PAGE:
Headlines: Copper, Carbon Monoxide and Water – Voila, You have Ethanol

April 10, 2014 – Using agricultural land to grow an industrial crop to convert to fuel seems like a make work project for farmers. Yet an entire subsidized industry has grown up in Brazil, the United States, Canada and other countries doing just that. In Brazil they turn sugar cane into ethanol (which I don’t mind too much since sugar in my book is more a food additive than a food). In North America, however, it is corn that we use to produce biofuel. I know it’s corn that we wouldn’t grow for human or animal consumption but it is tying up acreage that could be growing food. And it would seem to me that agricultural land, even that considered marginal, could be put to better use.


corn to ethanol


That’s why what Stanford researchers have discovered could prove to be a game breaker, a far less resource intensive way to produce ethanol and other biofuels. What are they doing? Synthesizing ethanol using copper catalyst, CO2 and water by first converting the CO2 to CO (carbon monoxide) and by applying electricity yielding ethanol. What makes this potential technology (it still is in the laboratory at present) so exciting is its scalability. All of us could start producing ethanol simply by using a power source at home like solar panels on our roof, harvesting CO2 from the air, adding water and producing ethanol. That ethanol could serve to power our homes when the Sun is not shining.  Or we can use it as fuel for our transportation requirements. On a larger scale existing coal-fired power plants would be able to capture the CO2 they exhaust into the air, use the copper catalyst, add water and electricity and create ethanol in significant volume for resale.

How does it work? The key is in the copper catalyst. Copper uniquely can reduce CO in the presence of water converting it to ethanol but in the past it has proved to be highly inefficient. The Stanford team discovered that by altering the copper metal, heating it in air to form a layer of copper oxide, they could then treat the oxidized surface chemically to create a network of copper metal nanocrystals (see the image below). They found when they applied electricity they saw a ten-fold increase in the copper’s efficiency in converting CO and water to ethanol. Now they are experimenting to produce other biofuels such as propanol which has an even higher energy density than ethanol.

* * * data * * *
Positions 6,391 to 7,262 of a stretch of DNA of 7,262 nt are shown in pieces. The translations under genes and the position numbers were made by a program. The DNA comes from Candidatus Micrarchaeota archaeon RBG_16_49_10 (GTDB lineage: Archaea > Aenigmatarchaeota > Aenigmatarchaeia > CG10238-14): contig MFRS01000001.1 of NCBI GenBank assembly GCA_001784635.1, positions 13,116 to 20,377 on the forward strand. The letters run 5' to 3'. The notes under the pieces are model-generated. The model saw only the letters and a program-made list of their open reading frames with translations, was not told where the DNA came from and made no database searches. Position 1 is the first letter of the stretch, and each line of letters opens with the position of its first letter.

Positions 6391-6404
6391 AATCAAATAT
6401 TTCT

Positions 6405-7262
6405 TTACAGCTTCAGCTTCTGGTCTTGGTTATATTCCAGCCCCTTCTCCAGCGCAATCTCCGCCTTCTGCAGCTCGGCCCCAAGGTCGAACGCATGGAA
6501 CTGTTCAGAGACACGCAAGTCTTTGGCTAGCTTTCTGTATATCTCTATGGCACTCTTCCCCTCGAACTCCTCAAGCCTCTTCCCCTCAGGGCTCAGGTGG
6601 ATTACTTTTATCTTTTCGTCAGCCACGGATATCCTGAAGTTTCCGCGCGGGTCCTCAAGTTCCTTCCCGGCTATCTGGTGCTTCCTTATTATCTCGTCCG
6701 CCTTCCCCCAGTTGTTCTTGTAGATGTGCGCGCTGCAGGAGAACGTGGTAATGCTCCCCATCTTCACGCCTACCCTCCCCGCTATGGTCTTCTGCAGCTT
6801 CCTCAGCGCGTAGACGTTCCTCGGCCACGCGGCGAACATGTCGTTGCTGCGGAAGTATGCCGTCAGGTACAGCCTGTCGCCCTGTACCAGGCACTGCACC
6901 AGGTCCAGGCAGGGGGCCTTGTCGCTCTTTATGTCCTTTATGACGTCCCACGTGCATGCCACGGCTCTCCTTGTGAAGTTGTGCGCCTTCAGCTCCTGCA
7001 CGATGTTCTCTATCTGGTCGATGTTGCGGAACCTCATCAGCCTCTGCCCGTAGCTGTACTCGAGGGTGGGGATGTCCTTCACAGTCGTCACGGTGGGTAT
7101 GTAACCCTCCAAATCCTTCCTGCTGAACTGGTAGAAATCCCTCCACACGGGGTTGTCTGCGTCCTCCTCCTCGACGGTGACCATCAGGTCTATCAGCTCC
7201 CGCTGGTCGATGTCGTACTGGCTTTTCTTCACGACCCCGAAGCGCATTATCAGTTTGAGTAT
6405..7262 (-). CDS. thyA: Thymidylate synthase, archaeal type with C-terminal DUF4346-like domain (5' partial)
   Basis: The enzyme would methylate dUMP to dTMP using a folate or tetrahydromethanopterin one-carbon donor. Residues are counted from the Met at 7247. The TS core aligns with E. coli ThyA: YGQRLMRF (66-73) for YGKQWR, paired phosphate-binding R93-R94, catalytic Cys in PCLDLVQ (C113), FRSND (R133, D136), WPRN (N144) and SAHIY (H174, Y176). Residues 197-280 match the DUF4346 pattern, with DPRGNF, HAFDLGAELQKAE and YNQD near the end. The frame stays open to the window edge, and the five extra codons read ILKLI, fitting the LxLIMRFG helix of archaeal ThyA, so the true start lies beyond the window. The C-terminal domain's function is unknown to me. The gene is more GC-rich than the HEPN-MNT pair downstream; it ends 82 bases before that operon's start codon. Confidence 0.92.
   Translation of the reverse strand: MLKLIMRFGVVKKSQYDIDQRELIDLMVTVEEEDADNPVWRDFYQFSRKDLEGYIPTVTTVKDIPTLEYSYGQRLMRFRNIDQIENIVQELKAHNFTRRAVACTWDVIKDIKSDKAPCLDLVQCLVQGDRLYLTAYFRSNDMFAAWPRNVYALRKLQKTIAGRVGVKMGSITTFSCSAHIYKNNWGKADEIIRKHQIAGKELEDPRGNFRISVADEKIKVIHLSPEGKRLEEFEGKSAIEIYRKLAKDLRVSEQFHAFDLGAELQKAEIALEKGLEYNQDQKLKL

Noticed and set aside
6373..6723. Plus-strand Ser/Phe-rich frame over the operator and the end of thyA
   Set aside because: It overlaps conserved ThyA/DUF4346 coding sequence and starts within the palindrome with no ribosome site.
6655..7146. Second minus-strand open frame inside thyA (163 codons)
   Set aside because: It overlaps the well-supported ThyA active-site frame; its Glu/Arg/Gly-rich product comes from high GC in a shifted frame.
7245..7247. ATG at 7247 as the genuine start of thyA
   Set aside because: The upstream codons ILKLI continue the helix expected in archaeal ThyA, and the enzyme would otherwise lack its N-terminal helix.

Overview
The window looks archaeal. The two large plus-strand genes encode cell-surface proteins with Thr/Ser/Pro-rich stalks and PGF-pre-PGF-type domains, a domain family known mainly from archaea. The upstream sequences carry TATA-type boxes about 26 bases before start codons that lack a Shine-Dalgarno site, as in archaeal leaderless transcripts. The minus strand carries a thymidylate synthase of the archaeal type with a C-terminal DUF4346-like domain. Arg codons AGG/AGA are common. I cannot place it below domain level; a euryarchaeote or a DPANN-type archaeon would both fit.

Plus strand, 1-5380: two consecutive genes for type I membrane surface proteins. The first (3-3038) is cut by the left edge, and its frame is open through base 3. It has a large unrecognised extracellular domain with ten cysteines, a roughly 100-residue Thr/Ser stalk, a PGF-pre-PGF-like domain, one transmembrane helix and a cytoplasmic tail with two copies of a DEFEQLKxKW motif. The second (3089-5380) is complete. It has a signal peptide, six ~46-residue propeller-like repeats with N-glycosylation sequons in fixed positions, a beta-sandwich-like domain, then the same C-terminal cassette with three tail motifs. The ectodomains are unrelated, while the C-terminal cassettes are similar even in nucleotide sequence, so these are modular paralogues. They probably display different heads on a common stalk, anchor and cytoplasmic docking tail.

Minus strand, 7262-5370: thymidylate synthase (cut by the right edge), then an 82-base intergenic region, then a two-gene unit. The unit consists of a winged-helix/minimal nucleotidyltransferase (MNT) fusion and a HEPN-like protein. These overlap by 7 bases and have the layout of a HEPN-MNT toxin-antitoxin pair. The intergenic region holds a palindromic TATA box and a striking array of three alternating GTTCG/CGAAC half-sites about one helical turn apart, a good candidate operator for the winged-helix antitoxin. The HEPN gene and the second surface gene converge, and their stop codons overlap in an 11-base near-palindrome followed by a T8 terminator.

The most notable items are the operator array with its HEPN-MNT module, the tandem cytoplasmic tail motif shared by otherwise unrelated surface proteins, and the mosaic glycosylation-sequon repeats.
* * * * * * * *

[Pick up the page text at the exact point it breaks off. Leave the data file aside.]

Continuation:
Copper oxide nanocrystals


Can we humans have our cake and eat it too because of what these Stanford scientists have discovered? Think about it. If we can harvest CO2 from the air, efficiently convert it to CO and then manufacture chemical fuels we will have created the 21st century’s answer to controlling greenhouse gas emissions. You can read the published paper on this research in the latest issues of the journal Nature.


Len Rosen lives in Toronto, Ontario, Canada. He is a researcher and writer who has a fascination with science and technology. He is married with a daughter who works in radio, and a miniature red poodle who is his daily companion on walks of discovery. More...


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  • Al Gage

    The idea of obtaining large amounts of 300-400 ppm CO2 from air is probably not economically feasible. This problem has already been well studied decades ago. Nuclear submarines contain air for their 100-man crews to breathe, and each crewman’s respiration constantly adds CO2 to the air. Hence it’s vital that some system remove the CO2. WWII diesel-powered subs rarely stayed submerged for more than a few hours, and when they did the air soon became foul and as a general practice the crews spread bara lime on the bunks. The bara lime worked well enough, and it was cheaper than more reactive chemicals.